It can work, I would tell myself. Now matter how hard I tried to make it work, there was no amount of forgiveness to make me forget.
I didn’t believe anything he said anymore. Questioned his whereabouts each time he came home. Raised an eyebrow anytime he used his phone. Made myself anxious worry about him instead of packing to leave. Anxiety is the byproduct of worrying. It wrecks havoc on your well-being. No amount of delusion can fix the damage that has been done.
When trust flees the scene, that’s your cue to leave as well.
I’m a HUGE fan of the CNBC show “American Greed” for a couple of reasons. One, I’m always amazed at how gullible some of these victims are. On the “Preying on Faith” case, a pastor traveled all over the country preaching the word to various churches. While preaching the word, he would talk about a program he had. Under the program, churches would invest money in exchange for a large financial return.
Of course, people fell for it.
How was he able to scam so many? He literally preyed on faith. Morally, it’s every bit of wrong. I felt sorry for those who put all of their money together for the investment. They believed that a man of God wouldn’t scam them.
But at some point during the episode, I was even more amazed that these same people were believing the excuses for why they weren’t receiving their promised returns of big money. I’m talking about months of not seeing any money and NOBODY rang the alarm that maybe something isn’t quite right.
C’mon now! If it sounds too good to be true, IT’S PROBABLY TOO GOOD TO BE TRUE!!!
Moral of the story: Take nothing at face value!! If it doesn’t sit right with you, start researching. Don’t get wrapped up in the shiny outcome that you don’t analyze the steps to get there.
People are doing way too much on social media. Any given day, I can log into my social media accounts and read status updates about cheating, divorce, last night’s date, random itching, etc.
Yes, random itching.
What’s even worse is that they’re over sharing with no consideration of the possible backlash. There’s absolutely no way that they’re considering any sort of backlash because they’re just out. Social media is the new public access TV. Millions of people have access to it and status updates can go viral in seconds.
People are watching and taking notes. Don’t allow yourself to become blinded by the share button. Once you post that information out there for the world to see, it’s a wrap. You can delete it, but that doesn’t mean that someone hasn’t already captured it in a screenshot or some other method.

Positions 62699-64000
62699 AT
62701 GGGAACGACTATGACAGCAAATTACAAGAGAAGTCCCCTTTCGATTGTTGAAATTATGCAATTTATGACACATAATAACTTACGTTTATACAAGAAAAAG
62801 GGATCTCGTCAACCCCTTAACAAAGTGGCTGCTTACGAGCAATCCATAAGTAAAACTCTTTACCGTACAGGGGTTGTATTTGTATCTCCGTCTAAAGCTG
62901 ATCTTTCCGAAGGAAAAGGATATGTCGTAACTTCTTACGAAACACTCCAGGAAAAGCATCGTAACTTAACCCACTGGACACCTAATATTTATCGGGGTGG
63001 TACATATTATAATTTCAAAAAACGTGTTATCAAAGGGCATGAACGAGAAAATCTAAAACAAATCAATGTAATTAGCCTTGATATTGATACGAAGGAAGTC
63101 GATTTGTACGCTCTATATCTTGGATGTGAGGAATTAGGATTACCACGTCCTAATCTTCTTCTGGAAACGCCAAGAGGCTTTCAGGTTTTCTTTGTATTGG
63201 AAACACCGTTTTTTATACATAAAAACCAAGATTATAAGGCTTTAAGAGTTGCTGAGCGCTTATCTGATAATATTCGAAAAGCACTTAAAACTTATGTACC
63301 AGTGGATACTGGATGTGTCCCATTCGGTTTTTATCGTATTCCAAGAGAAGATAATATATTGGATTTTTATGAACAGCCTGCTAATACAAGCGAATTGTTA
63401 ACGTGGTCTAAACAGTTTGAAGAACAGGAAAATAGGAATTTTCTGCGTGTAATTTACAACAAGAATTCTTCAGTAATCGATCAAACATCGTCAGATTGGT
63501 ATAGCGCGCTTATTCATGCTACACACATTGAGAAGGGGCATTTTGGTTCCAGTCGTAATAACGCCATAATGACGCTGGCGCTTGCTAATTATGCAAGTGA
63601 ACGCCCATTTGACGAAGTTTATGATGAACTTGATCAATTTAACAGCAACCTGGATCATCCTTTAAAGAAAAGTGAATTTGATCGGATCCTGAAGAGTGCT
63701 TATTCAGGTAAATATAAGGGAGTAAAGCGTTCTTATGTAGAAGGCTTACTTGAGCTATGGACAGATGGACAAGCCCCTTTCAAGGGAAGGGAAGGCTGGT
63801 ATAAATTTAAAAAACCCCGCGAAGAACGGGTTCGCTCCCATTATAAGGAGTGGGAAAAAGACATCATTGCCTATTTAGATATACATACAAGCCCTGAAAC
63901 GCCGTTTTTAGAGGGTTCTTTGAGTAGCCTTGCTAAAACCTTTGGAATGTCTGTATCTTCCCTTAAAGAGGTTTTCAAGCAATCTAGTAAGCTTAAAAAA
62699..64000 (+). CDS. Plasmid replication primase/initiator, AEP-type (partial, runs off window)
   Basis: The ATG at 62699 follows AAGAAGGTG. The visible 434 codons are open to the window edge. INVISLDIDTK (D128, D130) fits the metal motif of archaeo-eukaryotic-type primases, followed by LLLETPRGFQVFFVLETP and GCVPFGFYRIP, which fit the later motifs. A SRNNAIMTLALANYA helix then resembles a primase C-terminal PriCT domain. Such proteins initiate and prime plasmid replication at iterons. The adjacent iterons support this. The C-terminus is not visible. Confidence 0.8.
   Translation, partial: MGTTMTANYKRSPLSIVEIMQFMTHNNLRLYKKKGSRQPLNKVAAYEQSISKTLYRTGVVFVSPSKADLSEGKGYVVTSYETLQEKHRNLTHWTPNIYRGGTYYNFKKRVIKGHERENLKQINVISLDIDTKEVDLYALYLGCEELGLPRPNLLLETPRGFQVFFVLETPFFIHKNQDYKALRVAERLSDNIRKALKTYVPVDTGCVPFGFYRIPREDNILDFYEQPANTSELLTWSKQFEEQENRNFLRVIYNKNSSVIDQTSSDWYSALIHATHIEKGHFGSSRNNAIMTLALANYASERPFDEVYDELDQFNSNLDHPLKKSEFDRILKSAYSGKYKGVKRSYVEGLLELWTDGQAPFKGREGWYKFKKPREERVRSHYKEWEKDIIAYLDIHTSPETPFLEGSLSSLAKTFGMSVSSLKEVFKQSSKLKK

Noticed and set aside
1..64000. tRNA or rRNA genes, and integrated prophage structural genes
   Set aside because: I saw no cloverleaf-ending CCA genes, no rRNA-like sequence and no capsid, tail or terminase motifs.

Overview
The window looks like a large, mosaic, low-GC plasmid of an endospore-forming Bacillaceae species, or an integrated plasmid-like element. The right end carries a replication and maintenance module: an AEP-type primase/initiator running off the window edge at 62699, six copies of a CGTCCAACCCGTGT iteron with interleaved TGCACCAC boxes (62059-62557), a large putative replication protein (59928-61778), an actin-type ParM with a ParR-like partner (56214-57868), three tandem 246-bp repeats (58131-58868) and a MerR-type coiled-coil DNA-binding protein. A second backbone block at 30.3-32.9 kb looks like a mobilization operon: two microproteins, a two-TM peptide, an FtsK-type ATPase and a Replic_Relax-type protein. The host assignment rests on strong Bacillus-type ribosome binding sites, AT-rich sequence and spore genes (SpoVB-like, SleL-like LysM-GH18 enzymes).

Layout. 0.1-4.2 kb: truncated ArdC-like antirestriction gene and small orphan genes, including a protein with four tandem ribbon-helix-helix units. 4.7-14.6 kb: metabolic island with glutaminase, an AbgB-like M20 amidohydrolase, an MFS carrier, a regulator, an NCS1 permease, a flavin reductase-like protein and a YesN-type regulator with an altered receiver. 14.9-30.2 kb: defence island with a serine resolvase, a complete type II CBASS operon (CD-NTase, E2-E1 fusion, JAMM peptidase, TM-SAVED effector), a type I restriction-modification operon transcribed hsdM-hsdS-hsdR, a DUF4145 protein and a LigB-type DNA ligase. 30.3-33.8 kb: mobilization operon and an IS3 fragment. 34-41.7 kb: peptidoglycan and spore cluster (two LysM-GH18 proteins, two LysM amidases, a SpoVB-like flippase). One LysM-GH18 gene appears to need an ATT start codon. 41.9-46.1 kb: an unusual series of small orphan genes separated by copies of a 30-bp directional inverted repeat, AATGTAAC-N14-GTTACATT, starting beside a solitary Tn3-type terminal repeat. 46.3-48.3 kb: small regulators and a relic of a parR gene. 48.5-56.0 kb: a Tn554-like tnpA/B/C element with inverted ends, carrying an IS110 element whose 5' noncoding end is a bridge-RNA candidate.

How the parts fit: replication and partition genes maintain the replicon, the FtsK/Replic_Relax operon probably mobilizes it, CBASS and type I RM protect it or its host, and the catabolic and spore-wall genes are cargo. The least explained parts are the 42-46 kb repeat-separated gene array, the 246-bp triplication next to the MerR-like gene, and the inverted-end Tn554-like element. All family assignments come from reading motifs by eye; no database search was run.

Is that post about last night’s date that left you randomly itching really worth it?
Me thinks not.
While doing some emotional spring cleaning, I realized that there are some people in my life that take without giving, and they have to go.
Friendships work like ATMS. As long as you have the funds available to sustain the friendship, the friendship works. The moment the funds start to dwindle is when the friendship becomes insufficient.
I’m tired of putting funds into this friendship while the other parties continue to withdraw from the accounts. This time isn’t like all the others when I just “deal with it”. I’m pissed. I’ve put water in the pot. Put the pot on the stove. Turned the stove on and now the water is boiling over.
I’m closing the account and redistributing funds amongst the friendships that matter to me.
I don’t believe in avoiding issues that are clearly bothering my spirit. Avoiding it leads to an unnecessary physical and mental burden. It’s so much easier to just deal with it head on.
Build the bridge and just get over it.
People are quick to proclaim that they are “over it”. They practically sing it to the world. In the instances where the issue is brought up in general conversation, all hell breaks loose.
For example, a bad breakup takes place. You tell your circle that you’re over the relationship. Your circle is having a random conversation about relationships and someone recalls a funny story about you and your ex.
The story’s intent wasn’t malicious. It was part of the topic of conversation at that time. You beg to differ and verbally decapitate the storyteller.
Didn’t you just send out a verbal press release that you had gotten over that bridge?
I guess the bridge is pending construction.
As a black woman, I have a BIG problem with fellow black folks being so unwilling to understand issues that the LGBT community face.
My mother grew up during the Brown v. Board of Education era. She often tells me stories of the hatred and ignorance she faced. Hell, I’ve faced my own share of ignorance solely based on the color of my skin.
For a group of people who KNOW what discrimination feels like to not understand the struggle of those who can’t help who they are is beyond me. How the hell does someone justify that action without putting their ignorance on display.
NOBODY should tell you who to love, who you can marry, nor what you should do with your body.